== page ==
Famed sailor helped beat U-boat peril

·3-min read

Before Stanley Darling became an Australian yachting legend, his nautical skills were needed for far more lethal ends.

His exploits during the Battle of the Atlantic, the longest military campaign of World War II, made him one of the Royal Australian Navy's most decorated officers.

Australia will officially remember the battle on Saturday, with Captain Darling among about 5000 service personnel and merchant mariners who were awarded the Atlantic Star.

He was also awarded the Distinguished Service Cross three times, making him Australia's most decorated anti-submarine officer in World War II.

The Battle of the Atlantic was one of the war's most crucial campaigns and also remembered for its danger, with the ocean itself as much of an adversary as the combatants.

It inspired Nicholas Monsarrat's famed war novel The Cruel Sea.

The battle was essentially the Allies sending naval convoys of supplies, equipment and troops from North America to Great Britain - and Nazi Germany trying to stop them.

Germany's principal weapon was its fleet of U-boat submarines, which wreaked havoc on Allied ships.

"The only thing that ever really frightened me during the war was the U-boat peril," British Prime Minister Sir Winston Churchill said post-war.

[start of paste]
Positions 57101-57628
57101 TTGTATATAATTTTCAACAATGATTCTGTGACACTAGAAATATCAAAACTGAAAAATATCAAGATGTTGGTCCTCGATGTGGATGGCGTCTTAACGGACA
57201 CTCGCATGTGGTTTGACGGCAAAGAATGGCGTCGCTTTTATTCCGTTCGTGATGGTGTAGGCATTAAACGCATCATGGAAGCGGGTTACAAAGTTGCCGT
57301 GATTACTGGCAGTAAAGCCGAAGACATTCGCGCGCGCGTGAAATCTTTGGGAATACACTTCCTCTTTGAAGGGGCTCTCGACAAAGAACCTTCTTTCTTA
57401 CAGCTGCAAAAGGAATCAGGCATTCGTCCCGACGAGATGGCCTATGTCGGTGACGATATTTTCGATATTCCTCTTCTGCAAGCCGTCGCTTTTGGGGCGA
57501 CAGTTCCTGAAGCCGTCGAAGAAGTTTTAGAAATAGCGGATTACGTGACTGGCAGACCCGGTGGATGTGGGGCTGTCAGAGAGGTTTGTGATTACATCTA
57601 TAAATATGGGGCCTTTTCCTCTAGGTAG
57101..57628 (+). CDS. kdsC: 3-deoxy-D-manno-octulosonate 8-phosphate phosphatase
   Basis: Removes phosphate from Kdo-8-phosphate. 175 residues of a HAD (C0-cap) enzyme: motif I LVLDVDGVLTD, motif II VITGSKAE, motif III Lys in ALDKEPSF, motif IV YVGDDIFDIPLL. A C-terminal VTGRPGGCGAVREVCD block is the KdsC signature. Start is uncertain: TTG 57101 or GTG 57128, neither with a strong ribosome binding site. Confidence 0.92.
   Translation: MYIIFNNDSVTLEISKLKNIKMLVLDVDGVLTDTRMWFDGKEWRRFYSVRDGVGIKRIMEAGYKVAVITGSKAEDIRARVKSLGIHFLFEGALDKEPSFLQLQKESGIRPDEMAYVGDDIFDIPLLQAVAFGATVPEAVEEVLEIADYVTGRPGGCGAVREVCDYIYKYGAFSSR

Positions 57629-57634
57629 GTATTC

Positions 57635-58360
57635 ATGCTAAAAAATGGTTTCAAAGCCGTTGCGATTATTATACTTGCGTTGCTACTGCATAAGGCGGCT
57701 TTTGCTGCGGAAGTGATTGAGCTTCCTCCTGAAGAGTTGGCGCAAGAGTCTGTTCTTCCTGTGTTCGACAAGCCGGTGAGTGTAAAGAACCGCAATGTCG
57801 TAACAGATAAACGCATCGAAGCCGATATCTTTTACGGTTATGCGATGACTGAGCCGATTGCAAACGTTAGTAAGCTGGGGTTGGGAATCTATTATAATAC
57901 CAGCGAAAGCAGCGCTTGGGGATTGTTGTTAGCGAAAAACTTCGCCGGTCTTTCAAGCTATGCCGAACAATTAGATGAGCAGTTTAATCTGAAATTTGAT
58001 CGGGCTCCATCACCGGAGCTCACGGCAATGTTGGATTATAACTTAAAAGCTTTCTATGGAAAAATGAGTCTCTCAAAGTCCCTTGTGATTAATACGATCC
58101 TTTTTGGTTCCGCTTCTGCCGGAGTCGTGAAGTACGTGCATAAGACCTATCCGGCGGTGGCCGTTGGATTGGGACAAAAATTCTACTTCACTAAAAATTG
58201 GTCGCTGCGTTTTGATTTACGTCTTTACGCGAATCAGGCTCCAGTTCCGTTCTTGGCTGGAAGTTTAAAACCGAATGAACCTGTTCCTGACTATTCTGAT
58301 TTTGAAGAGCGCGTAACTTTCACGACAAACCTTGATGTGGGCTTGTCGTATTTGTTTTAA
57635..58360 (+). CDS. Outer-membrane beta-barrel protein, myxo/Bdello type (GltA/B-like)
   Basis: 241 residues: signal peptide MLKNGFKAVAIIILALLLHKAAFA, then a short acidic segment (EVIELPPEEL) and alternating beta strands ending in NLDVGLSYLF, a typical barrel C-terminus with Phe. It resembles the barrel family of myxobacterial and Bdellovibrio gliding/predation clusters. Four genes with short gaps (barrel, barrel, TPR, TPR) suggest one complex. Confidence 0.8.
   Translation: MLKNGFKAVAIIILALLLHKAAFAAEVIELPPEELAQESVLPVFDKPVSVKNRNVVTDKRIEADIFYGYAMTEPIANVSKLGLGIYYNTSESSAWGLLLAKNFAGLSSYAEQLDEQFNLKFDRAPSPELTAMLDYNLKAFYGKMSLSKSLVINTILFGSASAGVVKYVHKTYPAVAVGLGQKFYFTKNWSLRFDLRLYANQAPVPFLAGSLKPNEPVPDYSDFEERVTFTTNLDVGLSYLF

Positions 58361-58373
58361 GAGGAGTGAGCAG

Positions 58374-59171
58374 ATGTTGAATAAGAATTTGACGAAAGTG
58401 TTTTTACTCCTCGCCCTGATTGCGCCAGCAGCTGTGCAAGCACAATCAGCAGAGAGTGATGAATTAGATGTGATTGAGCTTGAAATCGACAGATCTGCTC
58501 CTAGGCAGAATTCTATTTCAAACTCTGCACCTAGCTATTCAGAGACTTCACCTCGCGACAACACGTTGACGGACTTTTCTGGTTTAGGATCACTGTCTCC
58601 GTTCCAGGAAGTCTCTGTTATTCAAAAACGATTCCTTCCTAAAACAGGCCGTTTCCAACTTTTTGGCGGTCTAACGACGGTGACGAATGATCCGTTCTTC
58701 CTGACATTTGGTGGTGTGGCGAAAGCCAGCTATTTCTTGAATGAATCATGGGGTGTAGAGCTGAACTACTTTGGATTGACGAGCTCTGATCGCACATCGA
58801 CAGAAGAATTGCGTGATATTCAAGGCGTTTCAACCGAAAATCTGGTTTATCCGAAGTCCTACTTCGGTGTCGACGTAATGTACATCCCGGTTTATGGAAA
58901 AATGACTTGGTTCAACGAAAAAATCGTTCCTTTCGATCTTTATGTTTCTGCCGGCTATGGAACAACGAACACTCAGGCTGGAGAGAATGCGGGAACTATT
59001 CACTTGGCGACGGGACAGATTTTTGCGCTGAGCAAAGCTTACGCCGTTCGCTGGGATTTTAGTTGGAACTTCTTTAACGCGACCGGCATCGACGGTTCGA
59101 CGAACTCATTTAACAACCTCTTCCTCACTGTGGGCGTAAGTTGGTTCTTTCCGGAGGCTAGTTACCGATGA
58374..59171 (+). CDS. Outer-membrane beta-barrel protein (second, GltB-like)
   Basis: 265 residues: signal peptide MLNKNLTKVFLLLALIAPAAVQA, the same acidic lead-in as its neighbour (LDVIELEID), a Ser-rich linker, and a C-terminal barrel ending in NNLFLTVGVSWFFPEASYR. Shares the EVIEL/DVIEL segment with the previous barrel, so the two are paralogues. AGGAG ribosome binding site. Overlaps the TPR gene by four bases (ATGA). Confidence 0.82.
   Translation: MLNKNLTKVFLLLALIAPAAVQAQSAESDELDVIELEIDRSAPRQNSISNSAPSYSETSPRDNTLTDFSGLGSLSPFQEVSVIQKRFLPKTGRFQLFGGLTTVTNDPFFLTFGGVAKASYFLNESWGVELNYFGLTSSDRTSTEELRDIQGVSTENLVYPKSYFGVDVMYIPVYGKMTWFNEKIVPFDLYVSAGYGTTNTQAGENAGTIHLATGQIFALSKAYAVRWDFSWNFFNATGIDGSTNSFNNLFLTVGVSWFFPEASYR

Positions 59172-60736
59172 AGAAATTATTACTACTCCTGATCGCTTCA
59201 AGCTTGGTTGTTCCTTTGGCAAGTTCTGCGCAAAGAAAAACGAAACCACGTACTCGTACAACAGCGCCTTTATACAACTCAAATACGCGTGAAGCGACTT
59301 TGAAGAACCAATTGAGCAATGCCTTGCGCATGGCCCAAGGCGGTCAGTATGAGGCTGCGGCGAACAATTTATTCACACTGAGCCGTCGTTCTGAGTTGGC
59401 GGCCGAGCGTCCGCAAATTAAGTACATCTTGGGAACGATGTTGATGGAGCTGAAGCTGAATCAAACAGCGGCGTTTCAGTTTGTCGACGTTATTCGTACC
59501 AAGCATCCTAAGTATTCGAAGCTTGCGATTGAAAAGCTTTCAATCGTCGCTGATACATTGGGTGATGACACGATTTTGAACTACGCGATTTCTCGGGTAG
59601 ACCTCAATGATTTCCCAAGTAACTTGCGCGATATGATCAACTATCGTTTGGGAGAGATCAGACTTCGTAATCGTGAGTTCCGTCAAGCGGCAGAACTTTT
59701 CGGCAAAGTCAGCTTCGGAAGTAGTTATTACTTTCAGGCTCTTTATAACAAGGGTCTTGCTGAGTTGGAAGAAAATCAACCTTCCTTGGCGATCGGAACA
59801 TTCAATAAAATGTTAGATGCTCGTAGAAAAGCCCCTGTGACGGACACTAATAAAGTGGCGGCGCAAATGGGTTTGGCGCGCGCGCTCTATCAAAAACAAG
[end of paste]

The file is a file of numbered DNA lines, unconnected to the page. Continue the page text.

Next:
Captain Darling, then a Lieutenant Commander, was at the very pointy end of the battle.

In 1943 he joined the Royal Navy's famed Second Escort Group, commanding the frigate HMS Loch Killin.

Under the command of Captain Frederic "Johnnie" Walker, Second Escort Group was the most successful anti-submarine unit of the war as the tide was turned against the U-Boats in the Atlantic.

Under Lt Commander Darling's command, Loch Killin sank three German submarines.

The second of those "kills" laid bare the brutality and risk of the battle.

On August 6, 1944, U736 fired two torpedoes at Loch Killin, but the ship evaded any damage and then forced the submarine to the surface.

The frigate rammed the U-boat and for a few minutes the two vessels were locked together.

Nineteen members of the sub's crew were able to scramble on board the frigate before the U-boat sank, taking another 28 Germans to their deaths.

After the war, Captain Darling returned to Australia and navigated five Sydney to Hobart winners.

He was one of the first to compete in 25 Sydney to Hobarts and ended with 27 between 1947-82.

His ashes were scattered at the start of the 2002 race.

While ships such as HMAS Australia served in the Battle of the Atlantic, many Australians such as Captain Darling were seconded to the Royal Navy or the merchant marine.

Four RAAF squadrons served with the Royal Air Force Coastal Command, which also played a critical role in the battle, .

Famed South Australian sports broadcaster Gordon Schwartz, who died last month aged 98, was a flight lieutenant in Coastal Command's Sunderland flying boats that hunted German subs.

The battle took a fearful toll, with more than 5000 Allied ships sunk.

More than 400 RAAF personnel who served with Coastal Command were killed.